What's Happening Now
“For over a decade, the Occupational Safety and Health Administration’s (OSHA) initiatives have been focused on the four leading causes of workplace fatalities: fall, struck-by, caught-in or -between, and electrical incidents,” said Yorio. “They’ve provided tools to educate workers and companies on the prevention of these identified hazards.” But in 2016, the numbers indicated that workplace fatalities related to violence or suicide have exceeded at least three of OSHA’s original Construction Focus Four Training initiatives.
“Very few would deny that behavioral health issues contribute to distractions, which could lead to injuries, quality failures, reduced productivity, and at worst, workplace violence, including suicide,” said Yorio. This is why he is building an informal coalition of like-minded safety and risk managers, modeled on the same principles of OSHA’s Focus Four, and oriented toward providing accurate information and resources for the most common behavioral health issues in the construction workplace.
Depression, anxiety, response to stressors, and drug and alcohol abuse are the four behavioral health topics that Yorio asserts disproportionately impact the construction workforce, and for which there are straightforward, “system navigator” responses that guide people to the professionals and resources they need.
For example, primary care providers (your average family doctors) are trained to diagnose and treat most common depression and anxiety problems, but getting people to open up to their primary care doctor can be a challenge. “We can’t be mental health counselors,” said Yorio of safety and risk managers, “but we can provide sound information.”
Some organizations are beginning to take note. A recent Rand Corporation study found that within a survey group of construction companies that offer employee assistance programs (EAPs), only 40 percent of employees even knew that they had access to an EAP, and even less (about 25 percent) understood that behavioral health counseling is an EAP service, proving that companies are neglecting to inform employees of their existing resources.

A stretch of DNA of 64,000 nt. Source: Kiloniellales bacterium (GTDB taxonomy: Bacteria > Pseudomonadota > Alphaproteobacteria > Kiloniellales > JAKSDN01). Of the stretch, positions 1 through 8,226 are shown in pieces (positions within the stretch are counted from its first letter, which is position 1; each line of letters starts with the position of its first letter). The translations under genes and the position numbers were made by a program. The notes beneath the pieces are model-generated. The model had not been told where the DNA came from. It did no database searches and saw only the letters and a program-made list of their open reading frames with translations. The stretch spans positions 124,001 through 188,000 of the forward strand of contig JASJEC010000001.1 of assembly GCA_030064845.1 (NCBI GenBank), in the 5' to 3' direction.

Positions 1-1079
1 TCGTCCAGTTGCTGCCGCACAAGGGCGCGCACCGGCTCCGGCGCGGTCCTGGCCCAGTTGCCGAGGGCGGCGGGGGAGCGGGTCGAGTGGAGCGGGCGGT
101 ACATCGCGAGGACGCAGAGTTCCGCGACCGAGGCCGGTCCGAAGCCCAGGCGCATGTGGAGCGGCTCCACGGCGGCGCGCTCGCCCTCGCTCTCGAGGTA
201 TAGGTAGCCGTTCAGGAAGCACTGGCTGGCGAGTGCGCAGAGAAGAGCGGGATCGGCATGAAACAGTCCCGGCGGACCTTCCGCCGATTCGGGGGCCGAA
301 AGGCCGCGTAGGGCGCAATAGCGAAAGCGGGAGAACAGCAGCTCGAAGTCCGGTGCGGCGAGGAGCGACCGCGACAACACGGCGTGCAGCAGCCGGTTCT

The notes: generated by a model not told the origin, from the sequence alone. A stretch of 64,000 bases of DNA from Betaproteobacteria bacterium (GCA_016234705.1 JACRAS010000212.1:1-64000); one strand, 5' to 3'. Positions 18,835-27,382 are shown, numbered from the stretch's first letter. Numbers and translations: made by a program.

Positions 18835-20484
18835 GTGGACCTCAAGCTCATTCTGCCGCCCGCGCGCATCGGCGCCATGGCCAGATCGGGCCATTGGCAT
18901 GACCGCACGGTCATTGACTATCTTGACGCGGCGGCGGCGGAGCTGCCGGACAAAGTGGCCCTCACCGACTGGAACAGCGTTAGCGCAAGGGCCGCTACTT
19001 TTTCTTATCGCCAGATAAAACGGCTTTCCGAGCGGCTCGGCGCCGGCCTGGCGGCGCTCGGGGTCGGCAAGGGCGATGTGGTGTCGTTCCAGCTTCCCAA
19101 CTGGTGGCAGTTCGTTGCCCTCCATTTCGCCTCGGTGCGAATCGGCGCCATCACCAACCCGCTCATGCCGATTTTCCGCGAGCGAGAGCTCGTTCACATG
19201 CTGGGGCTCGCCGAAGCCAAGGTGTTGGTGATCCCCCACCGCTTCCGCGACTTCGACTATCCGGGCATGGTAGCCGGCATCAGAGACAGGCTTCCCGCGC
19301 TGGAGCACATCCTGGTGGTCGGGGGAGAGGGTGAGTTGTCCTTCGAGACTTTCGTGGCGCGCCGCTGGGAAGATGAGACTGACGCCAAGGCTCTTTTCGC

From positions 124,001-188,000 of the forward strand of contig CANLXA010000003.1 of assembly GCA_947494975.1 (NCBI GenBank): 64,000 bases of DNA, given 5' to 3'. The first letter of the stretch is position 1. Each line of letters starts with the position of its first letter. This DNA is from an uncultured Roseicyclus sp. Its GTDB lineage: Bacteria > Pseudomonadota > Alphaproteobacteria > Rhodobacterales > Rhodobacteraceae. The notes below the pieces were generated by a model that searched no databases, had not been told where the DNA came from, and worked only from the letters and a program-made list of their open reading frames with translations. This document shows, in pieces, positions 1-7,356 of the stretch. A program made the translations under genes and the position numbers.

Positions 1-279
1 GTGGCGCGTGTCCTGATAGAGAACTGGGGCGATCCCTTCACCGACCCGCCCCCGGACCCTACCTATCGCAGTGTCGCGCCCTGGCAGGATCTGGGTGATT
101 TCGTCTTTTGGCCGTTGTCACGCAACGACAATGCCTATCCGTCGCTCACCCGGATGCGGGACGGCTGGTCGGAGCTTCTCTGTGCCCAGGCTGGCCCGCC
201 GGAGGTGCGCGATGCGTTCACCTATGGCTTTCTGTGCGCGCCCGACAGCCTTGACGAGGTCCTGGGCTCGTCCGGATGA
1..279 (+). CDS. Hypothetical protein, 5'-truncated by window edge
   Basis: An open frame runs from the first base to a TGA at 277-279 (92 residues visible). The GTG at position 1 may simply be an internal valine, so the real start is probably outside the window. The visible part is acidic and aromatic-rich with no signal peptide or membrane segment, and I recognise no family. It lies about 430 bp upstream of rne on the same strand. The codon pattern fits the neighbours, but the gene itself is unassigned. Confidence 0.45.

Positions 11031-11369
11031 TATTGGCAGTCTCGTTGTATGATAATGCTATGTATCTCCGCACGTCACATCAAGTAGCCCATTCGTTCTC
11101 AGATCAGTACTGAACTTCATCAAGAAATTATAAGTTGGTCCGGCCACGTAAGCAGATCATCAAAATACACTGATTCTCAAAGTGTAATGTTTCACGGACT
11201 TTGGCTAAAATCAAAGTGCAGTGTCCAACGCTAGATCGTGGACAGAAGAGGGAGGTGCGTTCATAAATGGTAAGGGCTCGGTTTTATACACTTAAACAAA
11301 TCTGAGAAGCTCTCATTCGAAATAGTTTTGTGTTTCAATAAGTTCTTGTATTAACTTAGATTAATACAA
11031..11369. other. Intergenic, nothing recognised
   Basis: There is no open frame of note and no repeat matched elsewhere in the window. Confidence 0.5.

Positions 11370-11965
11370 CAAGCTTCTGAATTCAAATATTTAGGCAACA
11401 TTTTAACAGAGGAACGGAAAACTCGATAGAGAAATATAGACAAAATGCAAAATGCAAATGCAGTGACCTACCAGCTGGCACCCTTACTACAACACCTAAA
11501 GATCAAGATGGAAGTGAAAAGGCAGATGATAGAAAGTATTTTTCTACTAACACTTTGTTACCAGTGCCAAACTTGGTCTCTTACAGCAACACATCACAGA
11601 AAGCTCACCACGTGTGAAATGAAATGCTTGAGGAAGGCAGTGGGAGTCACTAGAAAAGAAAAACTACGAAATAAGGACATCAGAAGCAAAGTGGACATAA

In 2010, after 14 employees took their own lives by leaping from the roof of their manufacturing plant in Shenzhen, China, Foxconn executives spent months hiding behind a “no comment” policy, then insensitively required employees to sign “no suicide” agreements and installed fall nets around the roof of the buildings as prevention for future suicides.
The ham-fisted approach cost them hundreds of millions of dollars before they began initiating more thoughtful changes that have reduced suicides at their manufacturing plants to far below the national average.
What Lies Ahead
Yorio and others in the industry believe that we can do the same in construction. “Let’s get ahead of the behaviors related to common mental health problems that lead to these terrible situations,” Yorio said.
For the last few years, he’s been involved in the Construction Financial Management Association’s (CFMA) Construction Industry Alliance for Suicide Prevention. This initiative lists reducing stigma and providing factual information about resources as the key steps to greater outreach and a reduction of the impact of suicide in construction.
The painful, statistical truth is that behavioral health problems are disproportionately impacting the construction industry. Fortunately, for Yorio and a few other courageous individuals, that’s a statistic worth working to change.